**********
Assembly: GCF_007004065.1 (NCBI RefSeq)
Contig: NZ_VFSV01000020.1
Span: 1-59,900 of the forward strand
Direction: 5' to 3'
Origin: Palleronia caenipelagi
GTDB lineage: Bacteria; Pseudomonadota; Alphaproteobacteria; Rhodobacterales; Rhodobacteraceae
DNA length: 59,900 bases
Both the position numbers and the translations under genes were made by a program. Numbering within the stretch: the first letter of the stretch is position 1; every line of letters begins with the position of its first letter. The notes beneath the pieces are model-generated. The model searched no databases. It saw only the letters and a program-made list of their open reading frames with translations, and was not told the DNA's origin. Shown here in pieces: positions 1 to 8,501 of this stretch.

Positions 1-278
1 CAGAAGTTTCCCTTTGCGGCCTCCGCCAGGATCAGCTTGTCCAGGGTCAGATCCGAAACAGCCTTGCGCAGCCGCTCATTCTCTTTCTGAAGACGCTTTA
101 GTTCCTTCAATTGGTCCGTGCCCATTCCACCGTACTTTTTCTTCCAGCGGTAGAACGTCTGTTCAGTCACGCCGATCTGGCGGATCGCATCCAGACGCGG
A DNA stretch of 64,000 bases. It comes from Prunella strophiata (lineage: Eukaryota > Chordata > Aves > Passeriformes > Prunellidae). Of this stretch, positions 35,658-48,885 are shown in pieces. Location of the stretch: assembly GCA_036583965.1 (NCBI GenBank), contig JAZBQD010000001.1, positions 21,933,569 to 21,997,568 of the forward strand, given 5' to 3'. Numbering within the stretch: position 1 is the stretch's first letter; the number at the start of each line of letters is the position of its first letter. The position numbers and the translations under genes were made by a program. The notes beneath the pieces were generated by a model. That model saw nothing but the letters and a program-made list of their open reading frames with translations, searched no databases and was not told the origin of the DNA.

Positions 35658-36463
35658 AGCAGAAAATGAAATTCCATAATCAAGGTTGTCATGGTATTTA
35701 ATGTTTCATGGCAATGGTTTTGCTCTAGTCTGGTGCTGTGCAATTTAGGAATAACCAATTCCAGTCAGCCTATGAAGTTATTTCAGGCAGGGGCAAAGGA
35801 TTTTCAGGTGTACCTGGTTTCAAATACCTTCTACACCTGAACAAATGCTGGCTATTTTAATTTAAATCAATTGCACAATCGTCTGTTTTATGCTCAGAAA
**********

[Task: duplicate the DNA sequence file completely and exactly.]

Assembly: GCF_007004065.1 (NCBI RefSeq)
Contig: NZ_VFSV01000020.1
Span: 1-59,900 of the forward strand
Direction: 5' to 3'
Origin: Palleronia caenipelagi
GTDB lineage: Bacteria; Pseudomonadota; Alphaproteobacteria; Rhodobacterales; Rhodobacteraceae
DNA length: 59,900 bases
Both the position numbers and the translations under genes were made by a program. Numbering within the stretch: the first letter of the stretch is position 1; every line of letters begins with the position of its first letter. The notes beneath the pieces are model-generated. The model searched no databases. It saw only the letters and a program-made list of their open reading frames with translations, and was not told the DNA's origin. Shown here in pieces: positions 1 to 8,501 of this stretch.

Positions 1-278
1 CAGAAGTTTCCCTTTGCGGCCTCCGCCAGGATCAGCTTGTCCAGGGTCAGATCCGAAACAGCCTTGCGCAGCCGCTCATTCTCTTTCTGAAGACGCTTTA
101 GTTCCTTCAATTGGTCCGTGCCCATTCCACCGTACTTTTTCTTCCAGCGGTAGAACGTCTGTTCAGTCACGCCGATCTGGCGGATCGCATCCAGACGCGG
A DNA stretch of 64,000 bases. It comes from Prunella strophiata (lineage: Eukaryota > Chordata > Aves > Passeriformes > Prunellidae). Of this stretch, positions 35,658-48,885 are shown in pieces. Location of the stretch: assembly GCA_036583965.1 (NCBI GenBank), contig JAZBQD010000001.1, positions 21,933,569 to 21,997,568 of the forward strand, given 5' to 3'. Numbering within the stretch: position 1 is the stretch's first letter; the number at the start of each line of letters is the position of its first letter. The position numbers and the translations under genes were made by a program. The notes beneath the pieces were generated by a model. That model saw nothing but the letters and a program-made list of their open reading frames with translations, searched no databases and was not told the origin of the DNA.

Positions 35658-36463
35658 AGCAGAAAATGAAATTCCATAATCAAGGTTGTCATGGTATTTA
35701 ATGTTTCATGGCAATGGTTTTGCTCTAGTCTGGTGCTGTGCAATTTAGGAATAACCAATTCCAGTCAGCCTATGAAGTTATTTCAGGCAGGGGCAAAGGA
35801 TTTTCAGGTGTACCTGGTTTCAAATACCTTCTACACCTGAACAAATGCTGGCTATTTTAATTTAAATCAATTGCACAATCGTCTGTTTTATGCTCAGAAA